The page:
Contrarian thinking only pays off when you're contrarian AND right. Instead, what you need to do is take intelligent, considered risks/opportunities while thinking through to (at least) the second-order consequences of those immediate actions.
Jumping off a cliff is no doubt contrarian thinking (you just need to do the exact opposite of everyone else, right?) - but I doubt you would reap much benefits from this particular type of contrarian thinking.
On the other hand: skipping college and channeling the money and time saved to get a head-start on learning sales & marketing, product development and other key business skills?
That's contrarian thinking (thankfully less so in recent years) AND right.
The key is in getting the qualifier “and right”, well, right.
You don’t want to be contrarian for the sake of being contrarian.
Now in many cases it’s hard to tell if your decision or action will ultimately turn out right - but sometimes it’s obviously and plainly not right, so why the heck are you even doing it?
I've met more than my fair share of people who by *default* always “do the opposite of everyone else” because that’s “jUsT hOw I aM”.
For them it’s an almost identity-level issue – i.e. “I will do the opposite because that’s how I define myself”
(In other words, “I’m different and it’s personally important to me to be different because it undergirds one of my core inner identities”)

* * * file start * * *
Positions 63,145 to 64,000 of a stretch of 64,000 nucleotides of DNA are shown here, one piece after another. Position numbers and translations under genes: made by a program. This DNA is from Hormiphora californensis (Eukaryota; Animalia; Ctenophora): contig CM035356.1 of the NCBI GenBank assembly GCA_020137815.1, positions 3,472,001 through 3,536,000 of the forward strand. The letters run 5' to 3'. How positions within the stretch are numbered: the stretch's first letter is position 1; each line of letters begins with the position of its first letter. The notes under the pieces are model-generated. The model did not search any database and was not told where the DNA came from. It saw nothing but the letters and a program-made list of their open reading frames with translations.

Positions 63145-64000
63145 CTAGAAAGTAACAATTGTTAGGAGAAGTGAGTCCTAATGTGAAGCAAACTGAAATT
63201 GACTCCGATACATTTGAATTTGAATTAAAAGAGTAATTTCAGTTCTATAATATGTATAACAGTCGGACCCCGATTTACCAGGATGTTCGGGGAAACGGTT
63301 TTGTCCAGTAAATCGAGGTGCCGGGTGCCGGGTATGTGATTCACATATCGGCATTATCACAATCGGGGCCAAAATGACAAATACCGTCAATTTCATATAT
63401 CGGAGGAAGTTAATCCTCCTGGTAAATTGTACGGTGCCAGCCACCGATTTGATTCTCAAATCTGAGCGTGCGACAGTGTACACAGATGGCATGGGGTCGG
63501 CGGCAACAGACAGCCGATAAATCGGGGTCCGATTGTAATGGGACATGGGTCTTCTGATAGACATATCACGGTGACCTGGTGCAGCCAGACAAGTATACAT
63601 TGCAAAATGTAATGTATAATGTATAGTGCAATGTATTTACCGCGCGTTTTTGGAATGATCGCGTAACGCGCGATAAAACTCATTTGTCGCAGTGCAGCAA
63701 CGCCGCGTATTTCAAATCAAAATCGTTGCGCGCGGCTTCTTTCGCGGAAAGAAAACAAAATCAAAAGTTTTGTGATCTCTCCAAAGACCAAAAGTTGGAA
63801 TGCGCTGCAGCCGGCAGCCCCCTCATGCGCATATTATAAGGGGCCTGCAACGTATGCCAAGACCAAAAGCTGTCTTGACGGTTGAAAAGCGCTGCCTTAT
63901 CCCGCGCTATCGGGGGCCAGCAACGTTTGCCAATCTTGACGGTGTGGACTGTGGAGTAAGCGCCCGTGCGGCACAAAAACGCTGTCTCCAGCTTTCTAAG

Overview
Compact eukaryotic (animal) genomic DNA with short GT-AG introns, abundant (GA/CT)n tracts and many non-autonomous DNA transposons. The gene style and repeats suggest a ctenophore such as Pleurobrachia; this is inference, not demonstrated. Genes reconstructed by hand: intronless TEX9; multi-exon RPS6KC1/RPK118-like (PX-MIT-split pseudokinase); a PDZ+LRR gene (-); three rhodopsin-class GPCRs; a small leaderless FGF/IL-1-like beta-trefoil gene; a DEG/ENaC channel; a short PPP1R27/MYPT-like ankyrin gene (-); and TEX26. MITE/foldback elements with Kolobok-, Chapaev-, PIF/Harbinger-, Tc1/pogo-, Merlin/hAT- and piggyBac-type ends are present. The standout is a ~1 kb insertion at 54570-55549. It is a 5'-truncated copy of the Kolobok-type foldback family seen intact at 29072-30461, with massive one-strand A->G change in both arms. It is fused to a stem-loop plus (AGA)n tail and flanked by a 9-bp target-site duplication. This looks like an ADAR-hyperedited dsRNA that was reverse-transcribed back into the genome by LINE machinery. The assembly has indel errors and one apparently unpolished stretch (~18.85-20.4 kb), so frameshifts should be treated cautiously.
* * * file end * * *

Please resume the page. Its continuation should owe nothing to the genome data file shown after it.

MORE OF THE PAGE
Frankly (and in my opinion) it’s a bit of a stupid approach to life to knowingly adhere to any sort of rigid, dogmatic approach just for the sake of adhering to said rigid, dogmatic approach.
It’s also an overly simplistic way of looking at the world - and a very wrong one that could produce very real negative consequences.
And don't also just reflexively "do the opposite of everyone else" because the latest and greatest rah-rah-rah popular business book or celebrity "thought leader" du jour tells you to (I have a few in mind, but I won’t name names)
Take the risks you need, but make sure you're also doing it in intelligent, considered ways while thinking through to *at least* the second-order consequences of your immediate actions.
As a bootstrapped founder (particularly a first-time one) you probably have a lot less margin for error than others with a secure 9-to-5 job or those with cash in the bank from an exit.’
Originally published at https://www.richmondwong.com